Game of Thrones – “The Kingsroad”: Catspaw in the cradle

Week two in Westeros, and events are starting to move a little faster as things become a little darker (as if there can be a “darker” after seeing a ten year-old get pushed out of a tower last week).

The episode opens with a great scene.  Watching Tyrion be witty and self deprecating is always fun, but scene was more critical for beginning to hint at Joffrey’s true nature.  Tyrion rebukes him for both his callous disregard for Bran, and apparent disinterest in his condition or recovery, and his lack of understanding of the expected behavior of the future king of Westeros.  This sets up what we’ll see from Joffrey later in the episode.

Continuing with Tyrion as he heads inside for breakfast, I thought we were shown two crucial things as he sat at the table with his family. One was the warmth he showed towards his niece and nephew, Myrcella and Tommen, who are the younger two of Cersei’s three children.  The second thing was the seemingly innocuous questions he asked about Bran, yet then carefully gauged the reactions of the queen and Jaime.  Tyrion is far from a fool, and he seems to suspect that Bran’s accident was anything but and that his siblings were somehow involved.

We next move to another scene between siblings, but in this case one with a little more caring and a little less undertones of intrigue and suspicion.  Jon Snow brings Arya her parting gift, a small sword forged for a small girl, which she promptly christens Needle.  If the first episode hadn’t properly established Arya’s tomboy bonafides, I think her joy at receiving something to poke holes in people with gets us there.  It was also nice to see how much Jon cares for her and the rest of his siblings as he makes his goodbyes.  Kit Harrington had three great scenes in a row, first with Arya, then with Bran, and later with Ser Jaime, and he played the hell out of all of them.  His portrayal of Jon so far conforms exactly with my impression of the character in the books.

As Jon leaves Winterfell and heads north towards the Wall with his uncle Benjen and Tyrion, we continue south with Ned and the king as they return to the capital.  Their impromptu picnic gives us a chance to further delve into the relationship between the two men, including Robert’s concern that a conflict is brewing just beyond the horizon.  Ned’s flat-out refusal to even entertain the notion of sending an assassin after Daenerys speaks to his character, just as Robert’s still simmering hatred of the long-deceased Targaryen king and his family speaks to his.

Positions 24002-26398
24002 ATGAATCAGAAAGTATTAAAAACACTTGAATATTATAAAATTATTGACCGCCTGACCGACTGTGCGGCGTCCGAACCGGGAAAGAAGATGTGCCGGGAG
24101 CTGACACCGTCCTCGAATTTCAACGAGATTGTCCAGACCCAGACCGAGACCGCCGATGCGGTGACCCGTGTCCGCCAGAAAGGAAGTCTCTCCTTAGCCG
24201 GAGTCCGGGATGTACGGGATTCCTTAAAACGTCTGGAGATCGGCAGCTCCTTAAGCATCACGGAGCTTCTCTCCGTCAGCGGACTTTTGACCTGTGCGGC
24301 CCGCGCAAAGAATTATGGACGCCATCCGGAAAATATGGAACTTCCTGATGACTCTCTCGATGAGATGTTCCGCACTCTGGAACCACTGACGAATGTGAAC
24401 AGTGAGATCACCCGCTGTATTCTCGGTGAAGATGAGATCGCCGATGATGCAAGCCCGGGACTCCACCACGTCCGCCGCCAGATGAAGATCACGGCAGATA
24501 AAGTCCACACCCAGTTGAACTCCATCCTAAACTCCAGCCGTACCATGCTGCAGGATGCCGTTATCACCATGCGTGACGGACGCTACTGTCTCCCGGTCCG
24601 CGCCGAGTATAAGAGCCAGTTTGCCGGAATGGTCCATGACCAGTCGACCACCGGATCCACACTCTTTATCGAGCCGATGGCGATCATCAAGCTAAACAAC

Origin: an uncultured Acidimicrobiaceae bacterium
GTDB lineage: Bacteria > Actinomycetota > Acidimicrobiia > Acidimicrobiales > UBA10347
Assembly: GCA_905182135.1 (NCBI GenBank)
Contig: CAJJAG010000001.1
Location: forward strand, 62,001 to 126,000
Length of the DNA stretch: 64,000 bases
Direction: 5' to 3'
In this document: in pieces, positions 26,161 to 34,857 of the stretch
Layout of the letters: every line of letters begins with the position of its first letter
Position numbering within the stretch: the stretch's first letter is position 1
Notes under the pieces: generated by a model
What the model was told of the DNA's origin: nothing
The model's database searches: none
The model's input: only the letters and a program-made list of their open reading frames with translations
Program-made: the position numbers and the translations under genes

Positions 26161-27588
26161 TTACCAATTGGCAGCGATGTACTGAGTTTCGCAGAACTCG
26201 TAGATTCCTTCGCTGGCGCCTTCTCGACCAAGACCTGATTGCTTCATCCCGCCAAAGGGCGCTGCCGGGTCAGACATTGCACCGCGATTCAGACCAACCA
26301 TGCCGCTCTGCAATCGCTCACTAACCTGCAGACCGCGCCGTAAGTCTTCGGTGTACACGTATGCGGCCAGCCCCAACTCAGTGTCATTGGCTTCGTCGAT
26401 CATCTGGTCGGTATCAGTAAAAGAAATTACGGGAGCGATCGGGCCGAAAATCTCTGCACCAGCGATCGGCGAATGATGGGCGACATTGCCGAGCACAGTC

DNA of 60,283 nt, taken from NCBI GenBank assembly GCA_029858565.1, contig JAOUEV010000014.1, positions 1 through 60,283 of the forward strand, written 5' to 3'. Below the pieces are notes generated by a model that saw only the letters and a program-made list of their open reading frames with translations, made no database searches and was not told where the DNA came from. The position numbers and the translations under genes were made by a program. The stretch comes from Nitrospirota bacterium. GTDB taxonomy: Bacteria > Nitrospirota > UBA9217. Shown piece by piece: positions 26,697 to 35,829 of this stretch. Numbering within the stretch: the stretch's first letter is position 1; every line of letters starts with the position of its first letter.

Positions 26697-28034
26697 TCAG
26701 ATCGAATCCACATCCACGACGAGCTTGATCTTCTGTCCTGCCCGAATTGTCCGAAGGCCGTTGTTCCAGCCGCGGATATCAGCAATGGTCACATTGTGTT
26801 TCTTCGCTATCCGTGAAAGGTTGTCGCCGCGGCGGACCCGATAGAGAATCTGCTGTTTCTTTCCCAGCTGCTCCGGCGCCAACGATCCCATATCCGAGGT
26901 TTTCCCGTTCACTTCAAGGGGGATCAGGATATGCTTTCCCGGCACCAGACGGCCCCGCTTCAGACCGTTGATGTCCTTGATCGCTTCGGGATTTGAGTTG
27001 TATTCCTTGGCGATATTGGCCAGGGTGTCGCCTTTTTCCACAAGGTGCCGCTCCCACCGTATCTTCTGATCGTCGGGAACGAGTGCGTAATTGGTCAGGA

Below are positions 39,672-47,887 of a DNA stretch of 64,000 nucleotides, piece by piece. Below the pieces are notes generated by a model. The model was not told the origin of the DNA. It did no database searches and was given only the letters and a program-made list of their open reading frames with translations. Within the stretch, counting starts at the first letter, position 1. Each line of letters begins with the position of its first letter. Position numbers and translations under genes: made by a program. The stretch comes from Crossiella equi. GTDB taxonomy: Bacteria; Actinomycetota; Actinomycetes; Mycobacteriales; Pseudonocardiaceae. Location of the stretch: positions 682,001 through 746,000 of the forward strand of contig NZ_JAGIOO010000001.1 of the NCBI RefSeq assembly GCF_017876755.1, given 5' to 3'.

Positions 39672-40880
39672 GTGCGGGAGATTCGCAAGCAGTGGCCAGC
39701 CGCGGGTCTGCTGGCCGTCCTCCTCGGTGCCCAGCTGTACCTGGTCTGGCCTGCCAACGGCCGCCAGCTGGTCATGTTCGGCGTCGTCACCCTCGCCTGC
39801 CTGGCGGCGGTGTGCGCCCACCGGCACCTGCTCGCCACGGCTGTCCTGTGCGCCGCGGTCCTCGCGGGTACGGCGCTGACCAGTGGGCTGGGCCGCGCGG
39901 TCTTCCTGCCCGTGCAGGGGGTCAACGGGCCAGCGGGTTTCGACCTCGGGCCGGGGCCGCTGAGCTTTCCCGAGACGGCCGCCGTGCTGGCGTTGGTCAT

Speaking of Targaryens, we’re treated to a brief interlude to watch Drogo and Daenerys have sex.  I only mention this because, you know, boobs.  Its been about 25 minutes, but consider me reminded that I am indeed watching HBO.  Also, Dany is crying.  This is awkward.

Right.  Where was I?  Ah, one of the episode’s action pieces, the attempt on Bran’s life in his sickroom at Winterfell.  After setting a fire to draw everyone away from Bran’s room, our unnamed assailant (he has no name in the book, here he is credited as “Catspaw”) slips in with murderous intentions.  Expecting Bran to be alone, he is surprised to find Lady Stark, who delays him (at the expense of her own hands) long enough for Bran’s direwolf to arrive and put an end to things.  It is now quite clear to the Starks that Bran’s fall was no accident, and Cat makes plans to head south after Ned so that they can deal with whomever is threatening their family.

Another interlude to watch Dany learn the, um, womanly arts.  I don’t have much to say about this storyline.  Instead I’ll just say that our second glimpse of the Wall (this time from the southern side) was just as impressive as the look we got in the first episode.

Finally, our attention turns back to Joffrey.  Finding Arya and Mycah the butcher’s boy play-fencing by the river, he takes the opportunity to demonstrate exactly how much of a sadistic prig he really is.  In the ensuing tussle he also demonstrates that he’s a weakling and a craven, all of which are prized characteristics in a future ruler of the kingdom.  Wait, I’ve got that backwards.  He’d make a godawful king (as Tyrion is well aware, even if no one else is).

The fallout from Arya’s fight with Joffrey also revealed some important things about the king and queen themselves.  Robert shows how much he truly hates making tough decisions, especially when it involves going up against his wife.  Cersei finally gives us our first look at how manipulative and evil she can be (well, I guess we already had the evil part covered with the whole “push a kid out the window” thing, but whatever) in setting up Sansa’s innocent direwolf Lady to be the victim.  Which leaves resolute, honor-bound, Ned to be the one to carry out the cruel sentence.  Good times.

For an episode relatively light on action, I feel like a lot happened, particularly as it sets up events in the weeks to come.  Not many new faces were introduced this week (which is good, since I assume next week we’ll arrive in King’s Landing and meet about a half-dozen new players) but we began flesh out the personalities and true natures of our existing characters.

(photo credit, HBO)

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